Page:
The French film Caché (“Hidden”) is a stylish thriller tiptoeing around a psychological drama that lurks inside a political allegory. This is typical of the work of Austrian writer-director Michael Haneke (Code Unknown), who enjoys presenting confrontational films in which seemingly normal folks leading normal lives turn out to be not very normal at all. Caché, which won the Best Director Award at last year’s Cannes Film Festival, stars the enigmatic Daniel Auteuil and the luminescent Juliette Binoche as Georges and Anne Laurent. He hosts a television talk show about books; she is a writer who works in publishing—until an anonymous two-hour videotape interrupts their lives.
Her house was a three year old’s drawing of a house—two windows on the second floor with two below to flank the door. On the porch a pair of supermarket tube and webbing chairs in case a guest or two dropped by plus one where she could lean way back, a coverlet across her knees when fall was in the air or she felt ill.
The shades she always kept exactly so, the ones above just low enough to hide her on her way to bed, the ones below up high to let some daylight in. Now that the house is empty as a drum, they’re every whichway like an old drunk’s stare, and somebody’s pinched the supermarket chairs.
Sweet Jesus, forgive me all the days I spotted her in one of them and slunk behind the trees across the street. A caller on her porch for all to see she would have rated with her trip to England on a plane, or winning first prize for her grapenut pie, or the day that she retired from the Inn and they gave her a purple orchid on a pin.
Or having some boy ask her to dance, or being voted president of her class, or some spring morning with her room all warm and sunlit waking up in Spencer Tracy’s arms.
You’ve gone AWOL and only Jesus can bring you back, not this poem that I began with the lie that we can overhear your laughter, not hubris or tears and rain. You are an ocean who’s left the nest of earth I thought you’d promised not to. The sky who folded up your blue tent and took off.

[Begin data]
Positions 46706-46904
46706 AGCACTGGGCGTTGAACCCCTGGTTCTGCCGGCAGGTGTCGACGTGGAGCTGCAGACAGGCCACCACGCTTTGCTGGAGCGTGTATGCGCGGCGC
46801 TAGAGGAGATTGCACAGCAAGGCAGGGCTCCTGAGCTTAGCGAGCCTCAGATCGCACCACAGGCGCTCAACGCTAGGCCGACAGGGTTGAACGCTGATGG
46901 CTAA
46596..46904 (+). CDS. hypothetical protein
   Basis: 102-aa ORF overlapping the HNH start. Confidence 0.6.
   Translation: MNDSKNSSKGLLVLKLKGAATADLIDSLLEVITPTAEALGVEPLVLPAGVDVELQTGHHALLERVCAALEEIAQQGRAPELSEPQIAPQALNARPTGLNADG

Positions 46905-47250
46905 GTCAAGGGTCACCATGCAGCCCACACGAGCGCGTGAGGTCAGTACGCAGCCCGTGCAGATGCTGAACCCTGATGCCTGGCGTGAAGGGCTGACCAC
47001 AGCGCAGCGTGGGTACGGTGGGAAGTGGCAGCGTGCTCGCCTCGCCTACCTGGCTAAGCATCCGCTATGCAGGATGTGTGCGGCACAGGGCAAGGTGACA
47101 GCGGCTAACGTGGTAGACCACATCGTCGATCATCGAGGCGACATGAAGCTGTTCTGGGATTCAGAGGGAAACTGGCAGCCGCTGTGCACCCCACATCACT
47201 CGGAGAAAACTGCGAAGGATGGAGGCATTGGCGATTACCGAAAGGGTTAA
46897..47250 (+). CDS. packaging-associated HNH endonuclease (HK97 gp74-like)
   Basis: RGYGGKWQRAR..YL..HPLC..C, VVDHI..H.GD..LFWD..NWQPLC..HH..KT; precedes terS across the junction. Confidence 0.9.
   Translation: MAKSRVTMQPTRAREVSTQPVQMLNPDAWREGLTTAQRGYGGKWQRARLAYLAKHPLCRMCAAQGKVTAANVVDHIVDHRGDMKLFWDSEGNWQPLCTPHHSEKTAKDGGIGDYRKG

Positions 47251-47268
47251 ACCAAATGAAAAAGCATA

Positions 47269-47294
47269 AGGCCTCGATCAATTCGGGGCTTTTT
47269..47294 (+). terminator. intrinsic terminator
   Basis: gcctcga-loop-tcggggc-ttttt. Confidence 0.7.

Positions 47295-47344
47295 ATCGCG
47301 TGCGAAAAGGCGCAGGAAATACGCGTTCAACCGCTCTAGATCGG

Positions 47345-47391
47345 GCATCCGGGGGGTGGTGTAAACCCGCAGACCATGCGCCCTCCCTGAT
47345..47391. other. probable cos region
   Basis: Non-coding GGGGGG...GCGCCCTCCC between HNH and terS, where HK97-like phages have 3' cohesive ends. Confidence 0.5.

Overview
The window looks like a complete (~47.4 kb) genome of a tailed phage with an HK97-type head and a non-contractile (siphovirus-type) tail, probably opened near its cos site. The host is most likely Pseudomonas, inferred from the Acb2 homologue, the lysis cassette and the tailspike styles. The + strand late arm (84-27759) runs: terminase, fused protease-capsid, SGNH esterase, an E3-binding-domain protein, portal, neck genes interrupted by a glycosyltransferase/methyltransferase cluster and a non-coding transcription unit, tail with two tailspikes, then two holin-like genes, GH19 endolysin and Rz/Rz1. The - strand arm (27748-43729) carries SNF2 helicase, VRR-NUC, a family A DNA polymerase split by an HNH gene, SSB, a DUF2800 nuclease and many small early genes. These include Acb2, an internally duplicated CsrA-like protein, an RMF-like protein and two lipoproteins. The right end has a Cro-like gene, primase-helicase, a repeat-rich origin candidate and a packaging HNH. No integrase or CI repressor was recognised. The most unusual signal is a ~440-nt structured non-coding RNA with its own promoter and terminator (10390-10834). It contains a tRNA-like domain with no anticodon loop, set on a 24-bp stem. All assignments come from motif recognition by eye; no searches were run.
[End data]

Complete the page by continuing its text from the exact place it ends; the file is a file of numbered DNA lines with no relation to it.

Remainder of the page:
What remained, they packed off to flame. Before the day we sat to make your legend in the church, I could almost feel your curious, dare- devil spirit peel itself from the wall of death like a cartoon character and bop out to explore. So tell me what you learned. Is it possible to breathe astral, heavenly air?
And tell me. Was it worth it?— all that sturm und drang you pitched against our brother Death who’d rather work in secret—swelling, hemorrhage, collision of blood cells, collusion over charts, snarled traffic of the body, roads under construction, accident, the rampage of doctors to prevent the clever kleptomaniac from winning as long as possible. He could only steal your body. Which I miss, it’s true, oh god, true. The screen door you banged every afternoon, now silent.
The myth that sports are racially redemptive makes for formulaic movies. Glory Road feels a lot like Remember the Titans. The films (both produced by Jerry Bruckheimer) show how a team’s drive to win a championship overcomes racial divisions and leads blacks and whites to bond like brothers.
Danielle Snyderman, a geriatrician, says it isn’t possible to work successfully with an elderly patient without knowing about that person’s relationship with his or her spouse. This awareness led her to start collecting stories about the love lives of the couples she was working with. These stories are “packed with humor, history, wisdom, and grace. Who wouldn’t feel better after bearing witness to love that has weathered child-rearing, war, poverty, financial success, and physical decline?” Couples have difficulty addressing one question: “How do you anticipate a time without each other?” (Philadelphia Inquirer, June 14).